by Kerstin Auer —
Preparations for Red Dress Day started weeks ago at Nlaka’pamux Health Services, with the organization holding a beading event in their boardroom in downtown Merritt. The event was open to community members who either wanted to grab a kit for beading red dress pins, work on the project together, or a just have a chat. The goal is to have the pins completed by Red Dress Day on May 5th, with kits containing enough beads to make two or three pins.
The idea to use a beading event to raise awareness about this important issue came from a desire to extend the reach beyond Red Dress Day. The red dress has become a symbol of the MMIWG2S+ movement, and a red dress pin can carry this statement into the community every day.
“If you imagine a little red dress on your lapel or on your backpack as a person and that person representing that they are missing and murdered, two-spirit, or woman or a child, it brings a little bit of thought to it,” said Julia Munro, wellness coordinator for Nlaka’pamux Health Services.
“If someone doesn’t know what it is you’re able to answer that question and start talking about that sensitive issue; it’s encouraging people to ask questions.”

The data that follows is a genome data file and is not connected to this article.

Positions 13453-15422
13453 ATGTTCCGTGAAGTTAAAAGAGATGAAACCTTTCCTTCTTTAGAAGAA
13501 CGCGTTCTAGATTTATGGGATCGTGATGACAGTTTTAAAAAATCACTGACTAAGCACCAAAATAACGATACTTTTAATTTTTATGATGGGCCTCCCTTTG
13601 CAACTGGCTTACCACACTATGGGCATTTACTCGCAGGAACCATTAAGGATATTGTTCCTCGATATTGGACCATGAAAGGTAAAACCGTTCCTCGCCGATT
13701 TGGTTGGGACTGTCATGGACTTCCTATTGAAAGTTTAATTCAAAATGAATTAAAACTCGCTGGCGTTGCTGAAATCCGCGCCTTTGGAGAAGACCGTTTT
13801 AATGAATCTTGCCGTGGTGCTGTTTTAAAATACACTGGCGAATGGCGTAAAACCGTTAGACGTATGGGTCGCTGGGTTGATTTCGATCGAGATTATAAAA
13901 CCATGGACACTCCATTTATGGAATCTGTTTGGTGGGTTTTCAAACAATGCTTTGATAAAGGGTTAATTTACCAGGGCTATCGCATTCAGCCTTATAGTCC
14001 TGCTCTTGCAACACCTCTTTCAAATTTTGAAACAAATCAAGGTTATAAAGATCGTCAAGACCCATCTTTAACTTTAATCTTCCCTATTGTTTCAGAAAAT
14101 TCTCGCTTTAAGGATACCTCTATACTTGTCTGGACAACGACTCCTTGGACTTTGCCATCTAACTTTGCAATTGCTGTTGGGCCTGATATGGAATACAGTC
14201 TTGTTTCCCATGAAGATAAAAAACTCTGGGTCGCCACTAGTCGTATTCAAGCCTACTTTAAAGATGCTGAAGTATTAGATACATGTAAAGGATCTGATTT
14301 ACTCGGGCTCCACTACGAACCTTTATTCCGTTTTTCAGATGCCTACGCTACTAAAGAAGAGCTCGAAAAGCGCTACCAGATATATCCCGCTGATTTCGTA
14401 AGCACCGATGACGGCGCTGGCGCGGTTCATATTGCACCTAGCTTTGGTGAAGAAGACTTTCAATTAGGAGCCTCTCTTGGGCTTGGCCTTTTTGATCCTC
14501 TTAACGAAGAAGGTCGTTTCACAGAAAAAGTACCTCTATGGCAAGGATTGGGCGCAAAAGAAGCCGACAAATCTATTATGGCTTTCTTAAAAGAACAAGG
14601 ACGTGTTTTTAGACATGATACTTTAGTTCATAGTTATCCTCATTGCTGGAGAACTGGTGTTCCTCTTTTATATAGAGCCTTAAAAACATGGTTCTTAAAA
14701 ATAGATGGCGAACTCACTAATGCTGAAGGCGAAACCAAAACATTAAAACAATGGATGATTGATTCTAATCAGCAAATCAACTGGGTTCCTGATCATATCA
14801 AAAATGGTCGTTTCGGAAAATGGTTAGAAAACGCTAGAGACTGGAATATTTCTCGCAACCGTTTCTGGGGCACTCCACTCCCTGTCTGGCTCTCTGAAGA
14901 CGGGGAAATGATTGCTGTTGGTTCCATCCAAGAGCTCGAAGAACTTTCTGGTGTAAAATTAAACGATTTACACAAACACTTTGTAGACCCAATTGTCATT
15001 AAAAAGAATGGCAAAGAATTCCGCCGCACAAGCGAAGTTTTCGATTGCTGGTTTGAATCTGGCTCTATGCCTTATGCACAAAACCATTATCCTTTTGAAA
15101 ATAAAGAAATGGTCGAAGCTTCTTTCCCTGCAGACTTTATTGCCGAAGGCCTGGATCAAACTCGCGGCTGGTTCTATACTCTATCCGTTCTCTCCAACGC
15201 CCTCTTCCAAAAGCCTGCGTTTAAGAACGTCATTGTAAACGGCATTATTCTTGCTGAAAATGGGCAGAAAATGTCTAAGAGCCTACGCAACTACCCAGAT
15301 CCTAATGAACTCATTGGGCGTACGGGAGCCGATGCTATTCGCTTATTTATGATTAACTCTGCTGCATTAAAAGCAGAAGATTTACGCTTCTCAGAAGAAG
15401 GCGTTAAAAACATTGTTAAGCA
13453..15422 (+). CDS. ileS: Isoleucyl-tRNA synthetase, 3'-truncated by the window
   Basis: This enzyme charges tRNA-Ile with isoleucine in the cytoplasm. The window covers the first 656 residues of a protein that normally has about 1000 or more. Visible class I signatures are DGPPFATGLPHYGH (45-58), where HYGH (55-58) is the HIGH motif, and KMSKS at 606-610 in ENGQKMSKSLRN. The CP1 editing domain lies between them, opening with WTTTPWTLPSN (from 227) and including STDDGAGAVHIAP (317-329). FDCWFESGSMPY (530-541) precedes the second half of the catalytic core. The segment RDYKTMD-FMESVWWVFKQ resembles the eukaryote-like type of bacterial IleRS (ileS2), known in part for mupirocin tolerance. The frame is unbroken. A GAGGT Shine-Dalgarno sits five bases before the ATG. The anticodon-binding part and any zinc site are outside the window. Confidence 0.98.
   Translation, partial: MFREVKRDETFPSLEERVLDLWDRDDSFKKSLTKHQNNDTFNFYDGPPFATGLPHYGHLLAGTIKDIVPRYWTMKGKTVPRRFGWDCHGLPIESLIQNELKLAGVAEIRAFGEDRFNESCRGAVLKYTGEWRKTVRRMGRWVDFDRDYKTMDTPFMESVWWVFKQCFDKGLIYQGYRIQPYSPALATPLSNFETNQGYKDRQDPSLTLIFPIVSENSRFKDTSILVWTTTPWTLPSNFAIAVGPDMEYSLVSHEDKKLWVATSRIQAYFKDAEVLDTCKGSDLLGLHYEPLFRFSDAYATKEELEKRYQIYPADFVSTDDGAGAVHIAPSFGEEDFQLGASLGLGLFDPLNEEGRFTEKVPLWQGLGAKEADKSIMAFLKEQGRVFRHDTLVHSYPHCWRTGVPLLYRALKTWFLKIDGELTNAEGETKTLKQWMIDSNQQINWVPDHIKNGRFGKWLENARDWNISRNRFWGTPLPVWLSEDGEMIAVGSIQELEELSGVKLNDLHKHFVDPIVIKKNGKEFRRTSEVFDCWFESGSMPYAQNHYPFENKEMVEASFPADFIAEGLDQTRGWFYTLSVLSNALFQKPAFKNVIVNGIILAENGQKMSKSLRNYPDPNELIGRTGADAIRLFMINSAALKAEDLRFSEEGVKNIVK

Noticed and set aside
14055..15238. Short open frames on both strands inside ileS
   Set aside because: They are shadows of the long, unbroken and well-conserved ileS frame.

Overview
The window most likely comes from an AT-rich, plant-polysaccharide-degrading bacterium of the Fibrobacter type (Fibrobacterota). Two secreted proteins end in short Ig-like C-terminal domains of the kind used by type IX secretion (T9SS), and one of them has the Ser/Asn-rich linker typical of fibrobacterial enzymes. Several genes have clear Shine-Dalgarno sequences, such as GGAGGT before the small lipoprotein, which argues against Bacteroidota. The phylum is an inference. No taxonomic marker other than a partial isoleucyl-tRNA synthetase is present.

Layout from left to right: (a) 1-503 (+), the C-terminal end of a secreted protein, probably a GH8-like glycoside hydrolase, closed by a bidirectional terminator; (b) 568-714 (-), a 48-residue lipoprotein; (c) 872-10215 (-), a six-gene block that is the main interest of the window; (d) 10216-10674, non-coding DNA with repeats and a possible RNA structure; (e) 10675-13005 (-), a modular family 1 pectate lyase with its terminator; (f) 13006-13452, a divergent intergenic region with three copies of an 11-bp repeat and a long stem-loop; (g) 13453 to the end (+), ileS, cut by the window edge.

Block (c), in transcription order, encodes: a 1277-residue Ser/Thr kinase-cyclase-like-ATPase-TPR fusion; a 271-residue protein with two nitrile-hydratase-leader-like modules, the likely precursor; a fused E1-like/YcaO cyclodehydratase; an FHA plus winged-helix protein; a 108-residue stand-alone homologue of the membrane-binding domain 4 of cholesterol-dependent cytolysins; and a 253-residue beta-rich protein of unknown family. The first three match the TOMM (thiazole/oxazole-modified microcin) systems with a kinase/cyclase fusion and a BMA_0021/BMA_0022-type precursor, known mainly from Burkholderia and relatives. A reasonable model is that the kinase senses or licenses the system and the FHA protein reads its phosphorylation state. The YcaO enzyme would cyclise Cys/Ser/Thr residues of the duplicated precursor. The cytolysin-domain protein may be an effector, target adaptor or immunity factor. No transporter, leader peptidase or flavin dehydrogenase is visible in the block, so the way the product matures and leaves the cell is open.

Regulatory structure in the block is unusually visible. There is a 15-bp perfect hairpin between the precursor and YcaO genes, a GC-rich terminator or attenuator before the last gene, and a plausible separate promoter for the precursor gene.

A MMIWG walk is also planned in Lower Nicola on May 30, with all events around the red dress designed to confront and act as a symbol of the racialized and sexualized violence against all Indigenous people.
“We’re confronting and using that power of presence to say we’re still here and we’re speaking for the people who are unable to speak any longer, we have them in the back of our mind.” added Munro.
Nlaka’pamux Health Services hosts beading events with different themes, usually once a month. The events are attended by both first time beaders as well as experienced elders; creating a tangible item with beads is a great way to connect with each other and to have a creative outlet that’s beneficial for mental wellness.
For more information about the events, contact Julia Munro at 250-378-9772, or email email@example.com.